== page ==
Good as Gold: Top-Rated Workplaces Banking and Finance 2018

The banking and financial industry plays an indispensable role in our lives and in keeping the global economy moving. Whether you’re buying something with a credit card, following a hot stock tip or running a business, the banking industry is working for you—and that’s just scratching the surface.

With an industry this vital to our economic well-being, it’s no wonder they employ so many people: with almost 8.3 million people, it ranks sixth in sheer numbers, while finance and insurance accounted for a whopping 7.3% (or $1.4 trillion) of GDP in the US in 2016. The fortunes of the financial industry are inextricably tied to the performance of the US economy as a whole, and employment in the sector is expected to enjoy solid growth in the next 10 years, according to the Bureau of Labor Statistics.

And of course, the sector is continually exploring ways to attract and retain top talent to remain competitive. So which firms are doing the best job of keeping employees satisfied, and what is it that makes people so keen on working for them? Our data science team analyzed Indeed’s 72 million ratings and reviews to find out the answers. 

Multinational banking giant HSBC leads the rankings

At the top of the rankings is the banking and financial services holding giant HSBC. Founded in 1836 in Shanghai,  HSBC today is the sixth-largest public company in the world. Their move into the US began in earnest in the 1980s with the acquisition of US-based Marine Midland Bank. They employ 43,000 people globally, 14,000 of whom are based in the US.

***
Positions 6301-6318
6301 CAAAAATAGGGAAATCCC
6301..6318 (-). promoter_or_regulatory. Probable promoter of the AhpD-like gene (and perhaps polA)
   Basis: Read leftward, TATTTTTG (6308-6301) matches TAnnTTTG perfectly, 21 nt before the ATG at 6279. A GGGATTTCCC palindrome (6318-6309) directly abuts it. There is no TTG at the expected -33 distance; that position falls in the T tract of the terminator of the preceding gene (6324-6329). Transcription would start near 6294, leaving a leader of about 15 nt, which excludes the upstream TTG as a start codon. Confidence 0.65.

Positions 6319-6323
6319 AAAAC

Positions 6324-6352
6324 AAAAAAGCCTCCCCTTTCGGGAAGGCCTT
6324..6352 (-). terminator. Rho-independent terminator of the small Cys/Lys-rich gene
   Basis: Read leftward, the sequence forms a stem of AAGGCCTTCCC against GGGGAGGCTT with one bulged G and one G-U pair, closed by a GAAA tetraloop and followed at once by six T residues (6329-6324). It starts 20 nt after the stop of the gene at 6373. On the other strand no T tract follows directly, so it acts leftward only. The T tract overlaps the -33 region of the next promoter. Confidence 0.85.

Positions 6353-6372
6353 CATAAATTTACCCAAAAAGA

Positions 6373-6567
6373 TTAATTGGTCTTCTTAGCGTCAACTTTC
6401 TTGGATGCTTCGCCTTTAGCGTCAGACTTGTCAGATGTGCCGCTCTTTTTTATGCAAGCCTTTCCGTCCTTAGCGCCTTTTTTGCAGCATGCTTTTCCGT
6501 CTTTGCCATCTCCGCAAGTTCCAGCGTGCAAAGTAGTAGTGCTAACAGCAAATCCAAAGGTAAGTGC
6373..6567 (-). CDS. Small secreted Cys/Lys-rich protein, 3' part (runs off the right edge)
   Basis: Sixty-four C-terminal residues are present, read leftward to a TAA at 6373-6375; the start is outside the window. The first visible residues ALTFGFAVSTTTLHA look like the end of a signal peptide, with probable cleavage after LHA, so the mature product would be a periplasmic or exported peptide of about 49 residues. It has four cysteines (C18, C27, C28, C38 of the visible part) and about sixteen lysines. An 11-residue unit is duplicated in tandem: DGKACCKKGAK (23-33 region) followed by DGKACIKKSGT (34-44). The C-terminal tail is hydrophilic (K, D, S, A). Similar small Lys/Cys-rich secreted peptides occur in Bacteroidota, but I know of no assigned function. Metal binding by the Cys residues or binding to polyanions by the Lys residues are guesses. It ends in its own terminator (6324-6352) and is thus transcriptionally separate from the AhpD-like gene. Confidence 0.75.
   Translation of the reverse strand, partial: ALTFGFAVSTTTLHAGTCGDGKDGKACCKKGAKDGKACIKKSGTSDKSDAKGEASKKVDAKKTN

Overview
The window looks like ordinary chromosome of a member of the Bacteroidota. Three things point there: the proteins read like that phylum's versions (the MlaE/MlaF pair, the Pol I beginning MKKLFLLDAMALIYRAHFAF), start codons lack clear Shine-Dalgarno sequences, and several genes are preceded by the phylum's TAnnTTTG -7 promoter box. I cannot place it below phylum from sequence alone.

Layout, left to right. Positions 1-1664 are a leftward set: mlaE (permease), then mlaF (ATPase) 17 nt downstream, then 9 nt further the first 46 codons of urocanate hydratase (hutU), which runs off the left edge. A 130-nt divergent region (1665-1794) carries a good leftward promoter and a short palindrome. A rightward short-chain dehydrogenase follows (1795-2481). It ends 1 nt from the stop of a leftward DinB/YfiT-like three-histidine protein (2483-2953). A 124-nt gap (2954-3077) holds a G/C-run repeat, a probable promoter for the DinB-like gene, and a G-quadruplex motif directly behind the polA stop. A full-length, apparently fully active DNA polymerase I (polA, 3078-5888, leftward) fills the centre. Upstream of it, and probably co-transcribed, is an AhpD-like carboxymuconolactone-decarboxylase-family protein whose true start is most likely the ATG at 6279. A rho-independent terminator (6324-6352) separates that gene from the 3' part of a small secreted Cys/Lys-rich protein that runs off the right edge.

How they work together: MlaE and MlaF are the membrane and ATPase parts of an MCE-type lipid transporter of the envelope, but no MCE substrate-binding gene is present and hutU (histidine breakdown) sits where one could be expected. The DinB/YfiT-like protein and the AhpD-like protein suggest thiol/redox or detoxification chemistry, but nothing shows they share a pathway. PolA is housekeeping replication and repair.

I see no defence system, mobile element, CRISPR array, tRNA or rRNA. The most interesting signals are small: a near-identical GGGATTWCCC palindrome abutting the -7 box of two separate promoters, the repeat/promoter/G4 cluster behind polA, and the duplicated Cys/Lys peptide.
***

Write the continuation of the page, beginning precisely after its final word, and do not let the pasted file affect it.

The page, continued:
American banking is well represented in the top 15. Only four of the top 15—HSBC (#1), TD Bank (#2), EY (#6) and PwC (#9)—have their global headquarters outside of the US. Capital One (#3) is the highest-ranking US-based company on the list.

In stark contrast to the much talked about tech sector, banking is a long-established industry with origins dating back thousands of years. None of the firms on our list are quite that old, but they have been around a long time, especially by American standards.

Seven of the 15 have origins that predate the Civil War. Nine were founded in the burgeoning boom and bust years of the 19th century, with the oldest—Citi (#8)—founded just two days before the outbreak of the War of 1812. Today, it is one of the Big 4 American banks.

But age doesn’t mean that these firms aren’t keeping current. Early adoption of new technology has been a strategy for success for many of them. As early as 1977, all of Citi’s New York branches had at least two ATMs operating 24 hours a day, making life easier for customers and employees alike.

In 1999 Fidelity Investments (#5)—in a move that’s decidedly more Silicon Valley than 5th Avenue—opened Fidelity Labs to “research the future” and “track and share innovation.”  In 2015, Northwestern Mutual (#4) launched their innovative Tiger Teams program, in which application development teams are paired with regional offices to identify where digital solutions can add value and then quickly implement them.

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